'For years rumours have abounded about the 1967 ascent. Crucially, why did the two men part company? At the time, Bartlett refused to be interviewed. He died, from a drug overdose in a squat in Brixton, in 1969. Formerly the two had been best friends, although it's claimed there had been a fierce row between them in the infamous climbers' pub, the Bar Nash, in Chamonix, several days before the Eiger ascent. Intriguingly both men were close friends with the legendary, vanished British rock-climber, Lorna Murrion.'
"Mrs Campion, Mrs Campion!" She looked up, startled by the brisk, imperious tones of the receptionist. "The dentist will see you now, Mrs Campion!" Numb, she stood up. Numb, she walked through into a room of clinical impersonality.
A new century dawned. James' career had gone into overdrive, there was talk of a shared Nobel Prize for something almost nobody could understand but would somehow make a big difference. He spent more and more of his time away at conferences all over the world. Sometimes she wondered whether he was faithful. He couldn't help but be tempted; he was a man, wasn't he? But somehow she felt that he was as faithful to her as she was to him. Did he miss having kids? Probably. He'd have been a great father.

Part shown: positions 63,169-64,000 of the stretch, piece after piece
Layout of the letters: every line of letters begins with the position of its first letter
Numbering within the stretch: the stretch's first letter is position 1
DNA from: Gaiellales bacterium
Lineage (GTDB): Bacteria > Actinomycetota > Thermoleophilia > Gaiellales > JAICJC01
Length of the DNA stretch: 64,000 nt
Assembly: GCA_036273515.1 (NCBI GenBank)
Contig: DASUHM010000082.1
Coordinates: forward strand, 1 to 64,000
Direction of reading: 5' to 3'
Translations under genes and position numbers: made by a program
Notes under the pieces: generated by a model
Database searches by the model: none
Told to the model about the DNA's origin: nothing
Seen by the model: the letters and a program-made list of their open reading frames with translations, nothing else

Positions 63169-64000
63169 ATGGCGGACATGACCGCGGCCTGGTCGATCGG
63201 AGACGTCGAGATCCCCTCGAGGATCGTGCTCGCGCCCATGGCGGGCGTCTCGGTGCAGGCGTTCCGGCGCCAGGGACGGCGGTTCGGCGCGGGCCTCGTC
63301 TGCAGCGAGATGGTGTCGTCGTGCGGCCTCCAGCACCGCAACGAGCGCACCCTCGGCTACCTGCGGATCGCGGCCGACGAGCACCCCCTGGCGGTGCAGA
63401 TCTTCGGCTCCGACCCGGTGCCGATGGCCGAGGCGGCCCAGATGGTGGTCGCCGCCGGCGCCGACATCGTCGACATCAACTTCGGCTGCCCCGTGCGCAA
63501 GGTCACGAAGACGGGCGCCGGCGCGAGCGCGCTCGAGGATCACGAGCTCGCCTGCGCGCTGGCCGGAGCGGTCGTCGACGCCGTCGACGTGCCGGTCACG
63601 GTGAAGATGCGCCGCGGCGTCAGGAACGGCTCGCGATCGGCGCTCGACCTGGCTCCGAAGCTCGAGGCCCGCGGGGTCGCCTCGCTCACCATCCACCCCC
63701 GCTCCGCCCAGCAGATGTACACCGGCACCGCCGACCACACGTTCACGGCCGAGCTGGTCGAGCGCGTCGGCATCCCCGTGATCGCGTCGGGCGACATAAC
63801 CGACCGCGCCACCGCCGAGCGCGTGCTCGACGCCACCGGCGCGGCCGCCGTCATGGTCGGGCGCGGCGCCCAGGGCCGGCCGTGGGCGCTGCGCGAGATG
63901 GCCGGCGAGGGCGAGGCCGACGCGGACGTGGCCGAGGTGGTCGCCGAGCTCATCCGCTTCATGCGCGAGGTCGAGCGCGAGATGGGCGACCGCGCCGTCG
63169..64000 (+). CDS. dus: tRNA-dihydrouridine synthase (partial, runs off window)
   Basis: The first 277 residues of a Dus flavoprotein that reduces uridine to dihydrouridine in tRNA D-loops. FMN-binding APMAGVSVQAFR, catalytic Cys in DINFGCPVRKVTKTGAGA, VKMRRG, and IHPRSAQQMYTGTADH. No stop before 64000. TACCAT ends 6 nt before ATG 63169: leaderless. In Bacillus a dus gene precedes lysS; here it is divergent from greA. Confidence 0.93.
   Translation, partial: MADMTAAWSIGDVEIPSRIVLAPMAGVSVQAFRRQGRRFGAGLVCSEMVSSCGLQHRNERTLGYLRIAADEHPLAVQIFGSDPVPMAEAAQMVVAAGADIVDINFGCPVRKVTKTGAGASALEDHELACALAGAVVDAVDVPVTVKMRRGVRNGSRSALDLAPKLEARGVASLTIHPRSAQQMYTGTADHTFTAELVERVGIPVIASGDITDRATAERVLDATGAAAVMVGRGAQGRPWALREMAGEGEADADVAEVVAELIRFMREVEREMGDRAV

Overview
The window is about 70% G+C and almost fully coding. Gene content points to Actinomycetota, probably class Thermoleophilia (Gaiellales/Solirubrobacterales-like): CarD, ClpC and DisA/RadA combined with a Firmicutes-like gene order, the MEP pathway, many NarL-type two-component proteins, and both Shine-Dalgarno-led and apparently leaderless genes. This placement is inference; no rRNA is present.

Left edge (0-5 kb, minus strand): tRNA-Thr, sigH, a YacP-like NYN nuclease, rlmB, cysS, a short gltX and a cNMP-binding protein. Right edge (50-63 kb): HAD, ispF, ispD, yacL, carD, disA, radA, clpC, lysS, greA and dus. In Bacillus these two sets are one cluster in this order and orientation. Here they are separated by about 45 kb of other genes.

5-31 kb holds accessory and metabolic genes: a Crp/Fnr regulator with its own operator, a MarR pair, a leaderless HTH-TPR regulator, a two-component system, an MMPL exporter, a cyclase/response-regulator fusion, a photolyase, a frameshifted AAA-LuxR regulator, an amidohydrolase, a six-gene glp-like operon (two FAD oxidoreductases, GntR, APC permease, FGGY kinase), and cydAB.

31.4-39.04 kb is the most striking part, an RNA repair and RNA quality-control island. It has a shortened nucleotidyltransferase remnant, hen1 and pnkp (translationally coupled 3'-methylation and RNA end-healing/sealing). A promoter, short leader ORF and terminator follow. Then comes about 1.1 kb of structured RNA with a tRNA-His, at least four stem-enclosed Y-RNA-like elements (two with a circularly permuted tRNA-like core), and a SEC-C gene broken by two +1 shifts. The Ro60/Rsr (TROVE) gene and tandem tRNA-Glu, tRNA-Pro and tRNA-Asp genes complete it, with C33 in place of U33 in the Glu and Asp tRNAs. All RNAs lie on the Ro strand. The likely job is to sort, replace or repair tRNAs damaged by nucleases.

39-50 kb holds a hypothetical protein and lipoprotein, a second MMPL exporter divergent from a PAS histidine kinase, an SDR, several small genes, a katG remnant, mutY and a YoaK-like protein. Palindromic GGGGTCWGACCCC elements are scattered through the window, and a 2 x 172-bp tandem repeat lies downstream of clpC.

And then came the news – chilling in its brutality. Lung cancer. Ironic for one who'd never smoked and ran five times a week. Advanced and inoperable. She watched him wither to a pathetic remnant. Round the clock visits to the hospital. Then the hospice. Finally holding his skeletally thin hand.
"I'm sorry, Jane… Lorna. I'm sorry. I was never good enough for you. Maybe nobody could have been."
After the funeral she sold up, packed in her job, moved away from Oxford. She hated leaving the kids, but every year brought more paperwork and more cost-cutting. She'd loved the job, loved the kids but knew she couldn't do it any more.